Get ready for the R-rated comedy to beat this year. Louisa checks out Paul Feig's Bridesmaids...
A lot of awful movies have been made about weddings. You know the ones. They usually feature single gals forced to watch from the sidelines while their rightful groom plans eternal happiness with a fiancée who's all wrong for him. There's usually a Natasha Bedingfield song on the soundtrack and a tagline about finding love in the last place you look.
I'll start by saying that Bridesmaids is not one of those movies. There's barely a groom in sight, much less one to be mooned over.
Bridesmaids isn't even really about a wedding. It's about friendship. Specifically, a friendship between two women whose lives are moving in different directions. Annie and Lillian have known each other since childhood, but their relationship is stretched thin when competitive Helen (Rose Byrne) vies for Lillian's attention.
I realise that, by rights, you should all hunt me down and shoot me for typing these words, but Bridesmaids isn't a wedding flick. It's a ho-mance.
A wedding does feature, of course, but the preparations aren't all quite as civilised as those glossy magazines make out. Not fifteen minutes in, the bridal party is projectile vomiting on each other's hair and defecating in public, and that's only at the dress fitting. Not one for prudes, this film.
Kristen Wiig (who co-wrote the movie alongside Annie Mumolo) plays Annie, a Milwaukee woman down on her luck. We first meet Wiig's character as she gurns her way through a vigorous sex session with regular hook-up Ted (Mad Men's John Hamm playing a supreme dickhead). It's a scene that sets the tone for much of what follows, in that it's deliciously crude, silly, and very funny.
It's also a great introduction to Wiig's comic talents, for which the movie is more or less a showcase. Brits are most likely to recognise Wiig as Ruth from Greg Mottola's alien flick, Paul, but she's probably best known to American audiences as a writer and cast member on NBC's Saturday Night Live.
Wiig has a naturally funny, expressive face, similar to Goldie Hawn's before surgery turned it funny-weird instead of funny-ha-ha. Her rag doll limbs, silent movie era eyes and talent for gawky dancing make her a real treat in the film.
She's not the only one. The IT Crowd's Chris O'Dowd plays a sweet Irish cop with understated humour, while Melissa McCarthy is good value taking on the Jonah Hill role of this Apatow-produced comedy, playing an exuberant oddball with unusual sexual habits and an unreliable colon.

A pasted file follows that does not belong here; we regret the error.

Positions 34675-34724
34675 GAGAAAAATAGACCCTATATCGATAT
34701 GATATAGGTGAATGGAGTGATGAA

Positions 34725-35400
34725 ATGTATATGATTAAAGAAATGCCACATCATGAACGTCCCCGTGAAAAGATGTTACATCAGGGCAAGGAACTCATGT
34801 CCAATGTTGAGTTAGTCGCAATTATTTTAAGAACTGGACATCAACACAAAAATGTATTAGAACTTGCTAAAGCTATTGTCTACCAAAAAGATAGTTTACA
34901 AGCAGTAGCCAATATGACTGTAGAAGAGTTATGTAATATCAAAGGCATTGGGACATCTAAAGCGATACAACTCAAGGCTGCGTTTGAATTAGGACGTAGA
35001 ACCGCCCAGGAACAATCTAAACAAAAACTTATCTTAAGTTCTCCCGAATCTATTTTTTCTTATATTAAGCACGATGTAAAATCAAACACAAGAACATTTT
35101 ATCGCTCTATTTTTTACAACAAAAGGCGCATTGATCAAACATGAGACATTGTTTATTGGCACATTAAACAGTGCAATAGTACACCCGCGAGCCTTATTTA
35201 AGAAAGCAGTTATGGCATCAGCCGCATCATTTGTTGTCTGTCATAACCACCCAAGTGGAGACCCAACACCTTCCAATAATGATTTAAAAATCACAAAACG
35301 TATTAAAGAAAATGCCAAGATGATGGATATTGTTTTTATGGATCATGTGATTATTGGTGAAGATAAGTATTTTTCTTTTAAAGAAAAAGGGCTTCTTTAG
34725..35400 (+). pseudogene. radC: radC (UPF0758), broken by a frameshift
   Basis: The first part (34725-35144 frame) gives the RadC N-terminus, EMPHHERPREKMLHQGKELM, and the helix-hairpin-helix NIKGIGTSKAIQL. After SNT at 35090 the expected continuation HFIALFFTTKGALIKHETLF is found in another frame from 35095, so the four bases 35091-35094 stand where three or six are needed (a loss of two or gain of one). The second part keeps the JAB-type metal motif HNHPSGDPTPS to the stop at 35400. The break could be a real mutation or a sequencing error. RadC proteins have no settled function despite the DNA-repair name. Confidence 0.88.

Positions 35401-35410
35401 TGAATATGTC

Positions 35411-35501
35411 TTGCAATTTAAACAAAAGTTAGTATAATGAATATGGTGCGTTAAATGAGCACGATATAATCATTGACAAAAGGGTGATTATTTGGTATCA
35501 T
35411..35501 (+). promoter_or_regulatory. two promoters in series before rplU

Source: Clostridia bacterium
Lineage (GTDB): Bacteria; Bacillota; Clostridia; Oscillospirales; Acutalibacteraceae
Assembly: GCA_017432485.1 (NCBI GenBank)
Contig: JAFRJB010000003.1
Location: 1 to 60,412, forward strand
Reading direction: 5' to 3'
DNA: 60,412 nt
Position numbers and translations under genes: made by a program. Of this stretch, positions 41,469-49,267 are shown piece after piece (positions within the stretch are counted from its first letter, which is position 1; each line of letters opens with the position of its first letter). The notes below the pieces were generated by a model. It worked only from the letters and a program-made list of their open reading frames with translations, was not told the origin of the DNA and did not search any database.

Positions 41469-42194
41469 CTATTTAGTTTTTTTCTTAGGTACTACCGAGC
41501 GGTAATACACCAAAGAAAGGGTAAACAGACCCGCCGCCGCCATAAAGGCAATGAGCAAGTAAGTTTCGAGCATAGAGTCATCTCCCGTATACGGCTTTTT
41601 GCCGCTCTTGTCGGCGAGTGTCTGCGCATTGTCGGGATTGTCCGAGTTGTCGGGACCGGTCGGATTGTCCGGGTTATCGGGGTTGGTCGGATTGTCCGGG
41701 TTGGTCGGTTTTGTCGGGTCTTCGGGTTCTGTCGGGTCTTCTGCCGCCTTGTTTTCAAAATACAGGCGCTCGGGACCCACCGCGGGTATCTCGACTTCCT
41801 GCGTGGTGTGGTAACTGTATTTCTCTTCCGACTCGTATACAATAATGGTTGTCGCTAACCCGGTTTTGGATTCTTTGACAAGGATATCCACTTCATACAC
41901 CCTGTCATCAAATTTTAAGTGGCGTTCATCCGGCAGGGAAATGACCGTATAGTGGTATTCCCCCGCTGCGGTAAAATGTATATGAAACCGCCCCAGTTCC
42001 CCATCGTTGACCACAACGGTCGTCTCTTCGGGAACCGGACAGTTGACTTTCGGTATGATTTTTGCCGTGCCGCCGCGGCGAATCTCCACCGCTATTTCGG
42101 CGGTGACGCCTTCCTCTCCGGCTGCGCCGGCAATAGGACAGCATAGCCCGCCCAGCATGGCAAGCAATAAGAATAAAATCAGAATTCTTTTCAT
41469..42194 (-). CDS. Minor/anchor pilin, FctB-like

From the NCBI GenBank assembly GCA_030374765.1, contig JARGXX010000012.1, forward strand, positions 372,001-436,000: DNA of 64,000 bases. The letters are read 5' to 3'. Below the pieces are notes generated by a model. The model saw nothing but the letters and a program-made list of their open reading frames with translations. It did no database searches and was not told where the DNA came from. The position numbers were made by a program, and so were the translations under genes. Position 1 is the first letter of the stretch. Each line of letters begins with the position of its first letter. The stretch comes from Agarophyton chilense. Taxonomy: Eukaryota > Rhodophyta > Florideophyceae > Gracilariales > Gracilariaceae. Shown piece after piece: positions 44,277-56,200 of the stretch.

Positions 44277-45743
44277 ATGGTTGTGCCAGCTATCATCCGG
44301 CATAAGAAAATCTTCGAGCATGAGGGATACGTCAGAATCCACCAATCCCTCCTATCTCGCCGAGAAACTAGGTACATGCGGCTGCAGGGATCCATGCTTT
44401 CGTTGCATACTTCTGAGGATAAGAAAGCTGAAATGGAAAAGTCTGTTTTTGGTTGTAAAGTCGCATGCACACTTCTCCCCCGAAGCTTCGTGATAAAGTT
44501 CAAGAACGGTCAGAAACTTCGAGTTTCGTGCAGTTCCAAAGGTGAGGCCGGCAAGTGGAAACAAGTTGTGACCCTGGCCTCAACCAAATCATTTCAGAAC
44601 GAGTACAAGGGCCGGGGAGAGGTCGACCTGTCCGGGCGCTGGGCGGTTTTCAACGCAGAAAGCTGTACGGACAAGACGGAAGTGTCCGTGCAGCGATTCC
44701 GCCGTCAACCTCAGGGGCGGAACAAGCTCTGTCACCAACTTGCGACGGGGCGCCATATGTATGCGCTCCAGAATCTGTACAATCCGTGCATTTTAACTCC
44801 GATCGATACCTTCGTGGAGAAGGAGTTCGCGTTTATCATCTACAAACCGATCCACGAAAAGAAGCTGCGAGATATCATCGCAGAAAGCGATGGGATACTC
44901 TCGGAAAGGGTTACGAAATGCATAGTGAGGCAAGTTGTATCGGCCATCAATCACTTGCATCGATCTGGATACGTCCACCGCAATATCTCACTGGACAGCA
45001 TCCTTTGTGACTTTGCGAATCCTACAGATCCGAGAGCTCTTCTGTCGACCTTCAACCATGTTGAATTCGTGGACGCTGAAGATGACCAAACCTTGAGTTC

SNL alumnus, Maya Rudolph, stars as Lillian, the bride-to-be, and is at her comic best when paired with Wiig.
As perfect Helen, Rose Byrne manages to be awful, but still sympathetic. Though her role calls more for cattiness than comedy, Byrne accompanies Wiig in one of the funniest parts of the film, as Annie tries repeatedly to get pulled over by the cop she snubbed earlier on in the story.
Of course, Bridesmaids isn't perfect, but then, what is? Wiig carries much of the movie supported by a sometimes uneven cast. Little Britain's Matt Lucas briefly shows up as Annie's roommate, accompanied by an on-screen sister who makes the worst attempt at an English accent since Dick Van Dyke chim-chim-cherooed in Meearey Poppins.
The story meanders at points, showing a bit of Apatow lumpiness in terms of pace. The differences reported between the version screened at SXSW earlier this year, the trailer doing the rounds, and the Bridesmaids on our screens point to the possibility that director Paul Feig might have had a little difficulty in finding his film.
What he serves up, though, is full of the warm humour and great performances that characterise his TV work on the unparalleled Freaks And Geeks, as well as his directing stints on Arrested Development and The Office: An American Workplace, amongst others.
I'm loath to include the obligatory reference to Bridesmaids' role as a game-changer for the future of women in comedy on the big screen. In a perfect world, you'd be able to read a review of Bridesmaids which didn't bang on about it being an R-rated ensemble comedy dominated by women, rather than men, but we don't quite live there yet, it seems.
It sucks that it's still a novelty for some audiences that women can be just as funny, gross and stupid as men. It also sucks that the women who prove it on screen are often put on pedestals and burdened with the role of being a symbol, rather than just being allowed to get on with their job.
Some seeking that kind of standard-bearing in Bridesmaids might criticise it as ladette culture, a ‘girl' version of a ‘boy' movie, rather than a film about women in their own right. To these people I say, can't we just let it be? The more successful movies in our cinemas, featuring casts of women which aren't weepy memoirs about dying loved ones, are, the braver studios might get about breaking the mould.
In her memoir, Bossypants, writer and comic actress, Tina Fey, describes a seminal moment in her career, witnessed in the writers' room at Saturday Night Live. Fellow cast member, Amy Poehler, was goofing around, doing something vulgar as a joke. Fey writes that she can't remember exactly what it was, except it was dirty and loud and "unladylike". When co-star, Jimmy Fallon, complained that she should stop, and that he didn't like her joke because it wasn't "cute", Poehler replied, "I don't fucking care if you like it," and went right back to having fun.
Bridesmaids deserves to, and indeed, should do well at the box office. But revenue generation aside, in a sense, this film is a collective 'We don't fucking care if you like it'. These women aren't here to be cute, or play bit parts as wives and girlfriends, and they're certainly not here to be 'ladylike'. They're here to have fun and make us laugh. Which is exactly what they do.